Pharmacokinetic digital phantoms for accuracy assessment of image-based dosimetry in (177)Lu-DOTATATE peptide receptor radionuclide therapy.
Research output: Contribution to journal › Article
Patient-specific image-based dosimetry is considered to be a useful tool to limit toxicity associated with peptide receptor radionuclide therapy (PRRT). To facilitate the establishment and reliability of absorbed-dose response relationships, it is essential to assess the accuracy of dosimetry in clinically realistic scenarios. To this end, we developed pharmacokinetic digital phantoms corresponding to patients treated with (177)Lu-DOTATATE. Three individual voxel phantoms from the XCAT population were generated and assigned a dynamic activity distribution based on a compartment model for (177)Lu-DOTATATE, designed specifically for this purpose. The compartment model was fitted to time-activity data from 10 patients, primarily acquired using quantitative scintillation camera imaging. S values for all phantom source-target combinations were calculated based on Monte-Carlo simulations. Combining the S values and time-activity curves, reference values of the absorbed dose to the phantom kidneys, liver, spleen, tumours and whole-body were calculated. The phantoms were used in a virtual dosimetry study, using Monte-Carlo simulated gamma-camera images and conventional methods for absorbed-dose calculations. The characteristics of the SPECT and WB planar images were found to well represent those of real patient images, capturing the difficulties present in image-based dosimetry. The phantoms are expected to be useful for further studies and optimisation of clinical dosimetry in (177)Lu PRRT.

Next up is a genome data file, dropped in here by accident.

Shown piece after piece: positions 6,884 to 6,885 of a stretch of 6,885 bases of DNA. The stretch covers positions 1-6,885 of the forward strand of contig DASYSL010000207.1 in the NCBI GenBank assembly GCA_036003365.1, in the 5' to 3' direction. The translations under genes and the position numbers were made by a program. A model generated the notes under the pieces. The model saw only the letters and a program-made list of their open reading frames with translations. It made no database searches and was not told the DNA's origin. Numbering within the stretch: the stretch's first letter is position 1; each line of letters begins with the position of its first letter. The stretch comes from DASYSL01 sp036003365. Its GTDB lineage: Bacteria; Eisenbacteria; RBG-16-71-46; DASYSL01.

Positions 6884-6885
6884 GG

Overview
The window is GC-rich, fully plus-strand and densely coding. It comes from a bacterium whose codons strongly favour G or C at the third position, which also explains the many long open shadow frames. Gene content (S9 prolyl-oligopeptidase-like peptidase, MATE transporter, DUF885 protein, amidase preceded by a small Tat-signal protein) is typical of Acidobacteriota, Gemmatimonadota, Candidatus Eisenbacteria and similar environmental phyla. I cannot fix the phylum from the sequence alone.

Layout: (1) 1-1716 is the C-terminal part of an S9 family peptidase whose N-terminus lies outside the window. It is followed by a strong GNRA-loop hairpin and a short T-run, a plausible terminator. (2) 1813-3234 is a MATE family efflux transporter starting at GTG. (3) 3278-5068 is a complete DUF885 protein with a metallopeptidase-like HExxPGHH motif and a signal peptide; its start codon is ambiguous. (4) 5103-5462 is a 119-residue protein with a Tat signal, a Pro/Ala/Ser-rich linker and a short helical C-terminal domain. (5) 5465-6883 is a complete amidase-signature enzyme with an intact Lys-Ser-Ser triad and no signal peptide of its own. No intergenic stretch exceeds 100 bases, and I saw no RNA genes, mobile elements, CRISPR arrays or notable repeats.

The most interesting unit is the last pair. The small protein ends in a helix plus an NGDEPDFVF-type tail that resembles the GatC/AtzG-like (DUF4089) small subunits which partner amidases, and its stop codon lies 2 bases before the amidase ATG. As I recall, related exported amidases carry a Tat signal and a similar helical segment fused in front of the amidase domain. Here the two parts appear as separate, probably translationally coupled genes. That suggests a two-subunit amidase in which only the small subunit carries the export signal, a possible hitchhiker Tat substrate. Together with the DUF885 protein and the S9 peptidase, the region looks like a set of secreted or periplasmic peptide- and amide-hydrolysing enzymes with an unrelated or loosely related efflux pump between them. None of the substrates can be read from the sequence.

|Research areas and keywords||
Subject classification (UKÄ) – MANDATORY
|Journal||Physics in Medicine and Biology|
|Publication status||Published - 2015|
No data available
Related research output
Computational patient models for simulation of dynamic gamma-camera imaging: Application to renography and peptide receptor radionuclide therapyGustav Brolin, 2017 Sep, Lund: Lund University, Faculty of Science, Department of Medical Radiation Physics. 86 p.
Research output: Thesis › Doctoral Thesis (compilation)